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Miami Heat

Bell Game of the Week: Jimmy Butler is back and so are the Miami Heat

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The Miami Heat haven't gotten off to the start they wanted this season, but things are turning around.

Expectations for the Heat were sky-high coming into the season after they came two games away from an NBA championship. The problem? Injuries and health and safety protocol have held them back from maximizing their potential.

Miami has the third most man-games lost to injury with a total of 127 over 13 players. Heat head coach Erik Spoelstra has had to use 16 different starting lineups through the team's first 31 games. Bam Adebayo deserves a lot of credit for keeping the Heat respectable through the injuries, but everyone knows if they are going to make another run at the Finals, they'll need a healthy Jimmy Butler in the lineup.

And since getting Butler back, the Heat are finally starting to look like the team that blitzed through the East Conference last August.

Butler has missed 12 of the Heat's 31 games this season. His 10-game absences from the team as a result of COVID-19 and health and safety protocols came amidst the Heat's worst stretch of the season. The Heat went 2-8 without Butler, including a season-high five-game losing streak. But since he's been back, Butler is playing at an All-Star level.

With averages of 19.1 points, 7.6 rebounds and 7.6 assists through 19 games, Butler is once again in the conversation to earn an All-Star spot. The only argument against him is games missed, but if Kevin Durant, who's played in 19 games, is a no-brainer, why isn't Butler at least in the conversation?

MORE: Our picks for All-Star reserves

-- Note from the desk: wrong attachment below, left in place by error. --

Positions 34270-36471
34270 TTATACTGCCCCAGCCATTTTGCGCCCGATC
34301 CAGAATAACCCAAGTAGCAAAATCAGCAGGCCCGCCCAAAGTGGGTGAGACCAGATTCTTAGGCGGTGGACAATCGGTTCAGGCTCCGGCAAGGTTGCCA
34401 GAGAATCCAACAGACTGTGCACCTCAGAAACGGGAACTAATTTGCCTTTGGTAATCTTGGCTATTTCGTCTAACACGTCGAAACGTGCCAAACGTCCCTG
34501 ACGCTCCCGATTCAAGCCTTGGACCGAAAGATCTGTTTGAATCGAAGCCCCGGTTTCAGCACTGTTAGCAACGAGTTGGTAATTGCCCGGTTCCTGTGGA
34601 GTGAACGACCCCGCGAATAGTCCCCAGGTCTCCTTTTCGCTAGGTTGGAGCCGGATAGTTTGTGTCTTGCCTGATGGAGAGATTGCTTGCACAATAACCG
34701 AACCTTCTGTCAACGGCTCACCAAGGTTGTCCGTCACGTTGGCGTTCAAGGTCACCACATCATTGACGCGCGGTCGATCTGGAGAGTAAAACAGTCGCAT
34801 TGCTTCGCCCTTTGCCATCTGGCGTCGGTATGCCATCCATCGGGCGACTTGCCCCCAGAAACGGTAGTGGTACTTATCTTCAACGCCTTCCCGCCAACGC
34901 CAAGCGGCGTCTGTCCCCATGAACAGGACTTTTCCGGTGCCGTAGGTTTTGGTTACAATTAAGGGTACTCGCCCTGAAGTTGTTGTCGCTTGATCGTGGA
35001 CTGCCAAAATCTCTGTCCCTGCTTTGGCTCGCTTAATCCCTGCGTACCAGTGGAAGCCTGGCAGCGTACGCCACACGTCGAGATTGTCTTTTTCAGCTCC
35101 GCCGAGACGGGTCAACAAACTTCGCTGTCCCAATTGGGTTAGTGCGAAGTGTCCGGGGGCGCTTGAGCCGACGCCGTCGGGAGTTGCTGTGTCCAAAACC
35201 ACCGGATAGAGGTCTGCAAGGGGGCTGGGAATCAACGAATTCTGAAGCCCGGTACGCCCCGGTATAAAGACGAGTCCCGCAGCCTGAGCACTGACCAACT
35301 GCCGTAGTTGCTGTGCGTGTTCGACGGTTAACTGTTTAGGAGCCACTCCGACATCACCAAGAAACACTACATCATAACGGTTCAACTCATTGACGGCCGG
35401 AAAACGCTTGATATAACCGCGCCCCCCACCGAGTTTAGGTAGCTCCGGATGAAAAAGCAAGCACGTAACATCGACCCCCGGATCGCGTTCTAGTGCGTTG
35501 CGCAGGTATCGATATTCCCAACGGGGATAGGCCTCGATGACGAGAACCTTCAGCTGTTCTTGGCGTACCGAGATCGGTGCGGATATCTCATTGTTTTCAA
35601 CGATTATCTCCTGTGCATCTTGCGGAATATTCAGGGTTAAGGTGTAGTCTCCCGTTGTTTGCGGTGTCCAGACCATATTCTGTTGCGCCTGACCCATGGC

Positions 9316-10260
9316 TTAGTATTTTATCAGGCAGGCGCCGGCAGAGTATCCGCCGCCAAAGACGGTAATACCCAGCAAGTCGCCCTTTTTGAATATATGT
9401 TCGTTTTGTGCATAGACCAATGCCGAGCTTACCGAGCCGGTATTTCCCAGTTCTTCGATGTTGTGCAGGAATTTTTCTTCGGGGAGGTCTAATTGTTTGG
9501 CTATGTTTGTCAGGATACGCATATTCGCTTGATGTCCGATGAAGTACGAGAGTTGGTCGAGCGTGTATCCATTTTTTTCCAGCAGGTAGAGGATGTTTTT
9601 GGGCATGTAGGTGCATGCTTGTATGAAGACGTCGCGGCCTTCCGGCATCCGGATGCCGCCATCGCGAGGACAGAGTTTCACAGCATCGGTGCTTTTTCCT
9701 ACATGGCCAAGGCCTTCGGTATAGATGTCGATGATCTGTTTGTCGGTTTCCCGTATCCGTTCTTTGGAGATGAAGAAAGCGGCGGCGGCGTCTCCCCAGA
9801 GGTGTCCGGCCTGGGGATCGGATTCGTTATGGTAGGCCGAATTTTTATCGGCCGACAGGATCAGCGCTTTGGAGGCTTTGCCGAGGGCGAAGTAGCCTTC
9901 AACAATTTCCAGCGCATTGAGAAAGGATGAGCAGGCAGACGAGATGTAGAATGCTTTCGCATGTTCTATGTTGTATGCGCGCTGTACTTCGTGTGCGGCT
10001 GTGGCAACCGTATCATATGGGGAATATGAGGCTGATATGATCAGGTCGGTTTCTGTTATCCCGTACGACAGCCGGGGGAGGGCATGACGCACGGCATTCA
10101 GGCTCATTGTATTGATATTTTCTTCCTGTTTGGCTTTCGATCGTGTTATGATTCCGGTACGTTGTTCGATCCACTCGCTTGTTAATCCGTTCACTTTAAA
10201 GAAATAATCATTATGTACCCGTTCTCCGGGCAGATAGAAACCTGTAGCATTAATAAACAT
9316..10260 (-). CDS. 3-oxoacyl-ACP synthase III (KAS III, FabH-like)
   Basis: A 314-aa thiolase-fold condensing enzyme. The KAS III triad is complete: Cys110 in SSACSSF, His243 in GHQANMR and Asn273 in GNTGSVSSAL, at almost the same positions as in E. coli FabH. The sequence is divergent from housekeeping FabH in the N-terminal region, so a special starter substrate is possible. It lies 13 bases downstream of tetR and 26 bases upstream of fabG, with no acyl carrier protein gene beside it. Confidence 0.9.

With the Heat no longer playing two bigs, Butler has taken on more responsibility on the glass, leading to his career-high average in rebounds this season. With Goran Dragic also missing time, Butler has taken it upon himself to create even more opportunities for his teammates, leading to a career-high average in assists.

Butler may be the best chameleon in the NBA - whatever his team needs, he'll deliver.

Butler's do-it-all attitude isn't just reflected in his individual numbers, it has a tangible impact on the team as well. According to NBA Stats, Miami's defensive rebounding percentage is 77.4 with Butler on the floor. Without him, that percentage plummets to 69.8. The gap would be the difference between ranking first in the league and dead last.

Butler's selfless offensive game has also transformed the Heat's culture in the two seasons he's been in Miami.

Last season, the Heat finished third in assist percentage at 65.7. This season, they're first in the league with an assist percentage of 67.4.

If you're unaware, assist percentage is an estimate of the percentage of field goals that are assisted. It gives you a good indication of a team's ball movement and willingness to play make for others. The NBA's tracking data on assist percentage only goes back to the 1996-97 season. Since then, the Heat had only ever finished in the top 10 twice, once in 1998-99 (9th place) and again in 1999-00 (7th place). Butler's win by any means attitude is one thing, but as a star in this league, his willingness to take a backseat to others on his team has transformed the Heat into one of the most selfless teams in the league.

MORE: Heat survive Finals rematch with Lakers

On a more simplistic scale, Butler's presence makes Miami better. With Butler on the floor, the Heat are outscoring opponents by 4.2 points per 100 possessions. When he's not on the floor, Miami is being outscored by 7.4 points per 100 possessions.

Now that Butler is back and healthy, the Heat are slowly starting to turn things around. They've won seven of their last 10 and come into Wednesday night's game against the Toronto Raptors riding a three-game winning streak. They're far removed from the team that lost a season-high five straight games a month ago, which led Butler to make this statement, smiling after the Heat's win over the Los Angeles Lakers on Saturday:

Don't look now, but Miami is figuring it out, and if you're looking for the solution to their problems, look no further than Jimmy Butler.

The views on this page do not necessarily reflect the views of the NBA or its clubs.

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